22. A variable resistor comprising a body having a longitudinally extending cavity formed therein, said cavity having at least one fiat side, another side of said cavity having a pair of parallel longitudinally extending grooves provided therein, an elongate resistance element disposed within one of said grooves, an elongate conductor strip disposed within the other of said grooves, a member movable linearly within said cavity along a path parallel to said resistance element and said conductor strip, said member having a flat side slidably engaging said flat side of said cavity so as to prevent the member from turning relative to the body, a contact mounted on said member and integrally attached thereto, said contact having sliding engagement with both said resistance element and said conductor strip, and an operating rod rotatably connected to said member and disposed parallel to the line of travel thereof for moving the same linearly with respect to said body.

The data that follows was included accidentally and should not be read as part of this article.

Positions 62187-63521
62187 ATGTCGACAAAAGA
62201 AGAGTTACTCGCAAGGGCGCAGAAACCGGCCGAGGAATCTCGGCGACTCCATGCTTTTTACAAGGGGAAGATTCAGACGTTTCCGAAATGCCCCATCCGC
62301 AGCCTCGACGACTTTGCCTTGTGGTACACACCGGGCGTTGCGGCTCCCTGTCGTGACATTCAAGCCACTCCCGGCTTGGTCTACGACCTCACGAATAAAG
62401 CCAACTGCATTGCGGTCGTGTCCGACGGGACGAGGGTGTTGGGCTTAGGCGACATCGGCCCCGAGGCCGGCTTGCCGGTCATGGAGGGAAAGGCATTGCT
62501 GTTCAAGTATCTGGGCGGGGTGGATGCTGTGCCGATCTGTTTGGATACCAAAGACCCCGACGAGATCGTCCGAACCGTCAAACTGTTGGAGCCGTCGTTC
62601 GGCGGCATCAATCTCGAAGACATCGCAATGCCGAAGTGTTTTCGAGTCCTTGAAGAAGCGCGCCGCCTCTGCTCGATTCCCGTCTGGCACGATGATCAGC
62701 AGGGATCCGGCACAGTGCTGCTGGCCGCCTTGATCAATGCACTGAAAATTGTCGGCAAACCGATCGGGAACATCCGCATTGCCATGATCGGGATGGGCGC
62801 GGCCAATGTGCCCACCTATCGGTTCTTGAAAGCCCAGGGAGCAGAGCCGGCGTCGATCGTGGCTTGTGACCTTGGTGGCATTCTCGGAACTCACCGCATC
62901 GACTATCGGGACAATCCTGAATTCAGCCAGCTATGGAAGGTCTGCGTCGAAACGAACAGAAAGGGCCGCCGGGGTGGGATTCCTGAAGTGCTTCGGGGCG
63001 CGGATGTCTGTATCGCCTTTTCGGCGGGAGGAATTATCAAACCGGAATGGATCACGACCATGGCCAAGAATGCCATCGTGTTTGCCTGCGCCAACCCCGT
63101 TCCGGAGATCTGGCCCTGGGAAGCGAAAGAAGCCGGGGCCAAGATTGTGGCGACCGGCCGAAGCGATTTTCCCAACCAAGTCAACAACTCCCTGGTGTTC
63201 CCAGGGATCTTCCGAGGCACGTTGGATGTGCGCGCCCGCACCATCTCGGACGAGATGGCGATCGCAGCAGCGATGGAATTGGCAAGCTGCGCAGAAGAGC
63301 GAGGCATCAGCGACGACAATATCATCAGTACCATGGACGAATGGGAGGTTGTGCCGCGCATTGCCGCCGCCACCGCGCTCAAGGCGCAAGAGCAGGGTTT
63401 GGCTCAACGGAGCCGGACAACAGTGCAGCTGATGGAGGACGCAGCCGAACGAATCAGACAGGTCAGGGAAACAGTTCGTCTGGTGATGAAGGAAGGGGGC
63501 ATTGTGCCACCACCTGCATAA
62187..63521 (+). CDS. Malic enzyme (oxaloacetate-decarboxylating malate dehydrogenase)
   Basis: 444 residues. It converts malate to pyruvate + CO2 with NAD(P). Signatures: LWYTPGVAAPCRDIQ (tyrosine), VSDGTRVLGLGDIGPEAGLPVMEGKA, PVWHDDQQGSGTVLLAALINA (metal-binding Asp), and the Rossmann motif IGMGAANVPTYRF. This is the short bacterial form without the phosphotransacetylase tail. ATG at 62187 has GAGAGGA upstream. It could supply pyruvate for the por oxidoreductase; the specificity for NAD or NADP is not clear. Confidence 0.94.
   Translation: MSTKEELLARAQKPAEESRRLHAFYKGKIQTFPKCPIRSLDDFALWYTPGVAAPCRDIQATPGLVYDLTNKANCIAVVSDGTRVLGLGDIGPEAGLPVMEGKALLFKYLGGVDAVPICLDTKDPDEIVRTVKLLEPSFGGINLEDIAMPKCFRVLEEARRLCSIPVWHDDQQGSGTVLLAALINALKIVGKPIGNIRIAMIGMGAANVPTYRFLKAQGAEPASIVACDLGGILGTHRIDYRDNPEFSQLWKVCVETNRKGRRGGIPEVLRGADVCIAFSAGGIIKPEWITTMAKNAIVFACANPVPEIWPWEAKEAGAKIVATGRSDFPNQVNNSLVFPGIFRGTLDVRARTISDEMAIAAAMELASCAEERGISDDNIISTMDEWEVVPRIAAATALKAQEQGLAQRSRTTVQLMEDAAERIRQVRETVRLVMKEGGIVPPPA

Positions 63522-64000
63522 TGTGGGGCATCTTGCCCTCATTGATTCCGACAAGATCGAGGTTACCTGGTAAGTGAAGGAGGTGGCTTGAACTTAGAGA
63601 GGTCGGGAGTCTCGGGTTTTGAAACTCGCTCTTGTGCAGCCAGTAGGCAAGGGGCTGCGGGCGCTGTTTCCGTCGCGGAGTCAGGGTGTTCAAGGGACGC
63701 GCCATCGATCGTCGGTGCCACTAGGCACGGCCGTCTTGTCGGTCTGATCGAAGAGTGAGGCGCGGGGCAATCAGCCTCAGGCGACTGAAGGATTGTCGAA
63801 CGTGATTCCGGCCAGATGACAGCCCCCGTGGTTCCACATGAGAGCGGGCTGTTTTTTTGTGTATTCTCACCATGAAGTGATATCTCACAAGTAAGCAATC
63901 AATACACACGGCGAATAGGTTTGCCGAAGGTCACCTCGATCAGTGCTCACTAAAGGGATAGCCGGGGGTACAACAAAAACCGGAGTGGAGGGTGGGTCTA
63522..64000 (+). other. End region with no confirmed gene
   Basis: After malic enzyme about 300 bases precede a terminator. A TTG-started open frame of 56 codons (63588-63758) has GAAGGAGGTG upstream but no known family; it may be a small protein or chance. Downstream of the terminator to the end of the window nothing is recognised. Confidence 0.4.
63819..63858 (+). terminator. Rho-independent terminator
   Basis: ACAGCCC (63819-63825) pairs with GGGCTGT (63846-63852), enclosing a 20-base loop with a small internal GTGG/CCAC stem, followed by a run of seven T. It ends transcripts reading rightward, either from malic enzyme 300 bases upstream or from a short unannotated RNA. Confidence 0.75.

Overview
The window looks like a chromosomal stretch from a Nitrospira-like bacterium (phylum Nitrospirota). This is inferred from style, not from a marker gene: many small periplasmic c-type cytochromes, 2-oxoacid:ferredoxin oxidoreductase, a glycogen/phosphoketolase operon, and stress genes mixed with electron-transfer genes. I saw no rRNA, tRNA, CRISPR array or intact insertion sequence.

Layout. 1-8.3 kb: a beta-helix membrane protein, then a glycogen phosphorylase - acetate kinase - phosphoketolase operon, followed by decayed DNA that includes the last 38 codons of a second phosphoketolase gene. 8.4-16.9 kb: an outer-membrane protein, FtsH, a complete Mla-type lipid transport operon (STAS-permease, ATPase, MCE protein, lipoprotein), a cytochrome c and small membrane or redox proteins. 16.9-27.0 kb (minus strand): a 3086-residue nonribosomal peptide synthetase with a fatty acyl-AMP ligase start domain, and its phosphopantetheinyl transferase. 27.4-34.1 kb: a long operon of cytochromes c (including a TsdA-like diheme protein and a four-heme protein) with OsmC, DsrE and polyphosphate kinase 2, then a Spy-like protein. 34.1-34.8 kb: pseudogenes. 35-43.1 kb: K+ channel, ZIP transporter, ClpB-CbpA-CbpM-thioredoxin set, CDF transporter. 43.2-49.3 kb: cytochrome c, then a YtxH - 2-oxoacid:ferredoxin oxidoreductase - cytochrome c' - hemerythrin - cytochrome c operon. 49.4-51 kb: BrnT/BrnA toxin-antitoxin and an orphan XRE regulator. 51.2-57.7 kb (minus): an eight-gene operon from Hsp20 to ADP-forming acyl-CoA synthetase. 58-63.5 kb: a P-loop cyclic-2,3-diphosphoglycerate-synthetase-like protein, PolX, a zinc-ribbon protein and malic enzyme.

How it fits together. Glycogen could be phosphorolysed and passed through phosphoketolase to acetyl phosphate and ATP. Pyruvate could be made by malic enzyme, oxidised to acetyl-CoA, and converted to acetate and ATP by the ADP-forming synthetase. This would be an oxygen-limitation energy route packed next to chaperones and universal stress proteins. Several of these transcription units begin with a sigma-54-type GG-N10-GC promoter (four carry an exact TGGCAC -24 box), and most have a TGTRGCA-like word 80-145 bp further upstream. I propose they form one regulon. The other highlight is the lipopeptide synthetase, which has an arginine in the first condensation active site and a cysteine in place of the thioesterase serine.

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US4523514 *Mar 29, 1984Jun 18, 1985Deere & CompanyPosition sensing cylinder
US5441416 *Oct 4, 1993Aug 15, 1995Ford Motor CompanyTelescoping electrical connector
Classifications
U.S. Classification338/133, 338/137, 439/32, 338/202, 338/183, 338/322, 338/184
International ClassificationH01C10/00, H01C10/38
Cooperative ClassificationH01C10/38
European ClassificationH01C10/38